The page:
Protesting unemployment insurance claims is an important consideration for employers across the country. Not every claim ends up under this spotlight, but the ability to refute any potentially incorrect payment is a vital way to keep costs down and prevent fraud.

In New Jersey, improper claims have recently been targeted by the state’s Attorney General’s office, in part due to allegations that local county jail inmates were collecting payments while behind bars. According to New Jersey-based media outlet The Star-Ledger, five former inmates were charged on June 10 for stealing roughly $100,000 in unemployment insurance benefits. Anyone currently in prison is ineligible to collect payments.

While only five were initially charged with the crime, the state expects more cases to appear as the ensuing criminal investigation takes place, The Star-Ledger reported.

“We’re continuing to work with the Department of Labor to investigate this type of fraud, and we expect to charge additional defendants,” Elie Honig, director of New Jersey’s Division of Criminal Justice, told the media outlet.

These recent developments have come to light following a 2013 audit conducted by the Office of the State Comptroller, which found that more than $10 million of fraudulent unemployment insurance benefits have been issued to local inmates over a multi-year time frame, the news source noted. Around 50 people are being looked at by the Attorney General’s office.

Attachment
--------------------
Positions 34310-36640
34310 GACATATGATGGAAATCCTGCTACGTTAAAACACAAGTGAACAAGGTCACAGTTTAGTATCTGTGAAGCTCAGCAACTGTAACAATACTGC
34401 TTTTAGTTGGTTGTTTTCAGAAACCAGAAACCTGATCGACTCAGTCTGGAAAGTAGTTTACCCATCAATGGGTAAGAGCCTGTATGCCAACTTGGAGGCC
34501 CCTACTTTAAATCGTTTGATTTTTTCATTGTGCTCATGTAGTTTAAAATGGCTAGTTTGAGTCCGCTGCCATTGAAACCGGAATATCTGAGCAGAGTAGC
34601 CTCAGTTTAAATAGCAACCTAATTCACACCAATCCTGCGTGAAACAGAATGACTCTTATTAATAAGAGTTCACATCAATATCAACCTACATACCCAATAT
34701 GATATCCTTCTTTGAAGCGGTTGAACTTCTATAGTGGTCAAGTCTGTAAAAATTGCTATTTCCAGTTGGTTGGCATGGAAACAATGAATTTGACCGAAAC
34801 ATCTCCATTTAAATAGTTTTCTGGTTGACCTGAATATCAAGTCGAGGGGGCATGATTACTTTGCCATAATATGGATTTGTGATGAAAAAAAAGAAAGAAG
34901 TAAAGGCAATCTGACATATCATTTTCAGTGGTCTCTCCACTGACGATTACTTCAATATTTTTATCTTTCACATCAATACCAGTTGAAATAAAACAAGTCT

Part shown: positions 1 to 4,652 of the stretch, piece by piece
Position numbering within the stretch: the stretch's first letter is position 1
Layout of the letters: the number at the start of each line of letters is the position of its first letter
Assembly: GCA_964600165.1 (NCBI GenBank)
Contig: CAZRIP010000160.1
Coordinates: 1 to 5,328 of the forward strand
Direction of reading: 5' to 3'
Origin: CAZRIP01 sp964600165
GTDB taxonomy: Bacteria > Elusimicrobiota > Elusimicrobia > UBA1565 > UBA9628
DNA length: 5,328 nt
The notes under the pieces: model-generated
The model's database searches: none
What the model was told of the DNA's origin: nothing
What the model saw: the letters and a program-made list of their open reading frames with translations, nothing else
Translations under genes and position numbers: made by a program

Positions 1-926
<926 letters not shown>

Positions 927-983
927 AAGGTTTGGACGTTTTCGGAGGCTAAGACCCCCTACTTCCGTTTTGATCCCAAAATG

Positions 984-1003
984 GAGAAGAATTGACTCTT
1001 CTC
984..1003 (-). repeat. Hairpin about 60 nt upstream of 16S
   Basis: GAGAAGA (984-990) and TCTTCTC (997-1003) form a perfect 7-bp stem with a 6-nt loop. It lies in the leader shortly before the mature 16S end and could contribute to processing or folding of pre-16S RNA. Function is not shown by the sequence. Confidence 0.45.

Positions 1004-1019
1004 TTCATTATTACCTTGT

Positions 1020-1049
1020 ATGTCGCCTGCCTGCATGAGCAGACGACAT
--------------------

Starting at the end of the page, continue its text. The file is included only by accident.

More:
Fraudulent payments impact local residents
Access to unemployment insurance benefits is an important part of the U.S. economy, and without a secure fund available for out-of-work residents, it can be challenging for people to survive the job search. In addition, improper payments can directly impact the costs for local businesses, who are on the hook for taxes and other expenses to cover these benefits.

According to a separate report from The Star-Ledger, the recently charged former inmates allegedly stole between $12,000 and $28,000 from the state.

“These defendants stole from a program that serves as a financial safety net for New Jersey workers,” said acting attorney general John Hoffman, the media outlet reported. “Unemployment insurance benefits are intended to help workers who lose their jobs through no fault of their own, not to provide a free paycheck to criminals while they sit in jail after breaking our laws.”

Catching these illegal payments is an important step to keeping costs down and ensuring that benefits are left for those who truly need them.

Not all unemployment insurance claims are worth protesting. However, those that are require some crucial steps beforehand. At Corporate Cost Control, we have a team committed to the process, with expert knowledge in state unemployment agency adjudication and hearings. Working closely with you, we can achieve a positive resolution to all claims disputes.


Contact CCC to see how we can save your organization time and money.
Contact our Sales Team
(800) 207-6926

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